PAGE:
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Optimizing Real-Time Performance
When AudioMulch is installed the default configuration allows it to perform glitch-free audio synthesis and processing on most systems. Due to various factors, optimal real-time performance can only be achieved by tuning AudioMulch for a specific computer, operating system and audio interface. It is worth taking the time to tune AudioMulch to take advantage of the capabilities of your system because the program can be much more responsive than when used with the default settings.
This section discusses optimal performance in terms of two parameters: stability and latency. Stability is concerned with the reliability of the audio input and output. A stable system will deliver hours of continuous sound without a problem, an unstable system will contaminate the audio stream with glitches, clicks, pops, stutters and drop outs. Latency manifests as delays between audio entering your audio interface and emerging from your audio interface after having been processed by AudioMulch (audio latency), and as delays between modifying parameter values on screen or via MIDI and hearing the results (control latency). The lower the latency, the more usable the system is for real-time performance, as the system will be perceived to be operating in the moment rather than with a perceptible delay. Achieving a stable system with the lowest possible latency should be your goal when tuning AudioMulch.
One major cause of stability problems is external programs that perform periodic disk activity. On Windows, the following are commonly known to interfere with the stable operation of digital audio software:
- System Agent (included in the Microsoft Plus! pack) can be set to schedule disk scanning and defragmentation at any time. You should avoid having it wake up while using AudioMulch.
- Find Fast for Microsoft Office
- Screen Savers
- CD-ROM Auto-Insert Notification
- Other programs performing processor-intensive operations while using AudioMulch.
- Certain keyboard and mouse drivers.
As discussed below, you may also want to search the internet for the latest information about software that can interfere with stable low-latency audio performance.
Once known sources of instability have been reduced to a minimum AudioMulch settings can be altered to reduce latency until the audio begins to break up, and then eased off until reliable operation is achieved. The settings which determine latency are the audio buffer sizes and number of buffer settings associated with the audio driver. Some driver types provide individual settings for input and output, while others provide only one setting for both. Some driver types allow both the size and number of buffers to be adjusted, while others only allow adjustment of buffer sizes. In all cases latency can be reduced by decreasing the buffer sizes and/or the number of buffers. These settings can be altered on the Audio Driver page of the Settings/Preferences dialog box.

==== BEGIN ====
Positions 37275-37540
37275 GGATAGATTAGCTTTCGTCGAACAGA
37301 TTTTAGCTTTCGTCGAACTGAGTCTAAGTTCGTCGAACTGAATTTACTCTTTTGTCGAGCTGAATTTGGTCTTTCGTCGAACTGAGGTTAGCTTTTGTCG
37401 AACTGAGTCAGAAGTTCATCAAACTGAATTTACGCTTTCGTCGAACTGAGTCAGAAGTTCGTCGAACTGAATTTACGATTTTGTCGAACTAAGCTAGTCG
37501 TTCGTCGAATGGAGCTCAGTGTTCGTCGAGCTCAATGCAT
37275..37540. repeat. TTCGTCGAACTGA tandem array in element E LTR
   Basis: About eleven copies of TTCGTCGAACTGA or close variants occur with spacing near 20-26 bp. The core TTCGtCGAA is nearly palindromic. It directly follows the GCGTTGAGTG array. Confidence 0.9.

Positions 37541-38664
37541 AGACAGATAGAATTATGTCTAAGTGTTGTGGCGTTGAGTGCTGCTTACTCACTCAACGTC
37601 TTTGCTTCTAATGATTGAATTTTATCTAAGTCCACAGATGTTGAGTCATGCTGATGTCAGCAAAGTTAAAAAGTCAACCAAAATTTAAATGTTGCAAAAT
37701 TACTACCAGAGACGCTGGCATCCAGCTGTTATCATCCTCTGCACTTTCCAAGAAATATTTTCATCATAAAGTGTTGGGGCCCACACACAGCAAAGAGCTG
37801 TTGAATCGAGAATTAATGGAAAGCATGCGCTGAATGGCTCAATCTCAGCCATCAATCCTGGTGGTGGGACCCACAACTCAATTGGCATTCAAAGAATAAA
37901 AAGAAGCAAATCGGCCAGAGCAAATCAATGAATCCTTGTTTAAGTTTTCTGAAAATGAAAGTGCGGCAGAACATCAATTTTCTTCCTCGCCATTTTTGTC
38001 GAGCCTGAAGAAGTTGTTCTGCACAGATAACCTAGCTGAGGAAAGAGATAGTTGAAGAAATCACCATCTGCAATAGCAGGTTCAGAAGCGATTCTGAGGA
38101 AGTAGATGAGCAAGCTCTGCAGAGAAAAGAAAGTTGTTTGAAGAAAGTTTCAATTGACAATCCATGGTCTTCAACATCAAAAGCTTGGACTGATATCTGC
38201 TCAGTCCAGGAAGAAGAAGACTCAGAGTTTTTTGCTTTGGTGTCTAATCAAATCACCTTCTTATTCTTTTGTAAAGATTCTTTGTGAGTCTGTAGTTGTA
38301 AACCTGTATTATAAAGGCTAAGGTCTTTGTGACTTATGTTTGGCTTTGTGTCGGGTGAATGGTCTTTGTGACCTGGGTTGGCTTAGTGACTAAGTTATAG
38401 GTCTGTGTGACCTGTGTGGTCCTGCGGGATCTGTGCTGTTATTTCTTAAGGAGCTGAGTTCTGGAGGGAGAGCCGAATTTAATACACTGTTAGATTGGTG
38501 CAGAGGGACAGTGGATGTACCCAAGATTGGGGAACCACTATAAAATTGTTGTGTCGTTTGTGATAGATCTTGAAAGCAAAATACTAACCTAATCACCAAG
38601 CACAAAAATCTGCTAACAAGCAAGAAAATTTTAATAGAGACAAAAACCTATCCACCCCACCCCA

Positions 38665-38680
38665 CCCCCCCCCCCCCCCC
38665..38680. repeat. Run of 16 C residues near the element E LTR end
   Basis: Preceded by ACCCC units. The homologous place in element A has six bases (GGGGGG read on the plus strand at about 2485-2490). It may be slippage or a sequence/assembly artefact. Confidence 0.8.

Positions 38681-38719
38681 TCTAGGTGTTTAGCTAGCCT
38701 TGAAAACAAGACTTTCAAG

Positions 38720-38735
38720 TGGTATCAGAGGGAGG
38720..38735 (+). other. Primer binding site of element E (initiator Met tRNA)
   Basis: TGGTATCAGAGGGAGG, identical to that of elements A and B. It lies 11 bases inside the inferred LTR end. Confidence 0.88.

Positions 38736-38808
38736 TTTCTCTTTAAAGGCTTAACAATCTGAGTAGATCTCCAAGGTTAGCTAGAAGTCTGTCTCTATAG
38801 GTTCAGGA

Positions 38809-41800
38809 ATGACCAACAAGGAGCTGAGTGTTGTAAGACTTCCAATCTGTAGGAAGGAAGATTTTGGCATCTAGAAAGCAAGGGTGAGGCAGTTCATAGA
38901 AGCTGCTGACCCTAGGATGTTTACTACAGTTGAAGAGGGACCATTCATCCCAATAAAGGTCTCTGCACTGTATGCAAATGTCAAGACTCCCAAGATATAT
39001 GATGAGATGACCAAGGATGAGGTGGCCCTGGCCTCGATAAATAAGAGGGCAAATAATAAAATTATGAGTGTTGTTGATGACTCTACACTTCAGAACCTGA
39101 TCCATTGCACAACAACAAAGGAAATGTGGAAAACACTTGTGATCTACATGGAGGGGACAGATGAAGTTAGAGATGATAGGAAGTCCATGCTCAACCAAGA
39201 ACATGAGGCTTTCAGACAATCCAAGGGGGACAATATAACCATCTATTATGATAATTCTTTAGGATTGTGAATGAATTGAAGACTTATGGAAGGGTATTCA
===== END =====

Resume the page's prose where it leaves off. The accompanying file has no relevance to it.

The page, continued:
Many factors including the speed of the computer, audio interface and quality of audio drivers affect the minimum workable size and number of buffers. In extreme cases you should be aware that some computers or audio drivers may crash if you attempt to use too few, or too small buffers.
Where separate settings are available for input and output buffers it is advisable to use the same buffer sizes for input and output. If audio output is generally stable but glitches occur when using audio input it may be necessary to increase the number of audio input buffers.
In general, using more buffers produces greater stability. A few larger buffers are usually preferable to a large number of small buffers. However, there are no hard and fast rules that can be applied to all systems. The best thing to do is to experiment.
One other alternative is to experiment with the sample rate used within a patch. While it is accepted that higher sample rates produce better audio quality it should also be noted that higher sample rates result in higher CPU loads. In situations where quality is of lesser concern, a lower sample rate can be employed to reduce CPU load and thereby increase stability. This setting can be selected using the Audio General page of the Settings/Preferences dialog box
In addition to the AudioMulch and audio interface settings outlined above there are also a number of operating system tunings that may increase audio performance. At present there is a significant body of web-discussion devoted to these "tweaks". For this reason we have chosen not to go into any great detail within this document. If you are interested in exploring these ideas further a google search for "Your_OS_Name audio tweaks" should provide myriad resources for research. Your audio interface manufacturer may also provide guidance specific to their products on their web site.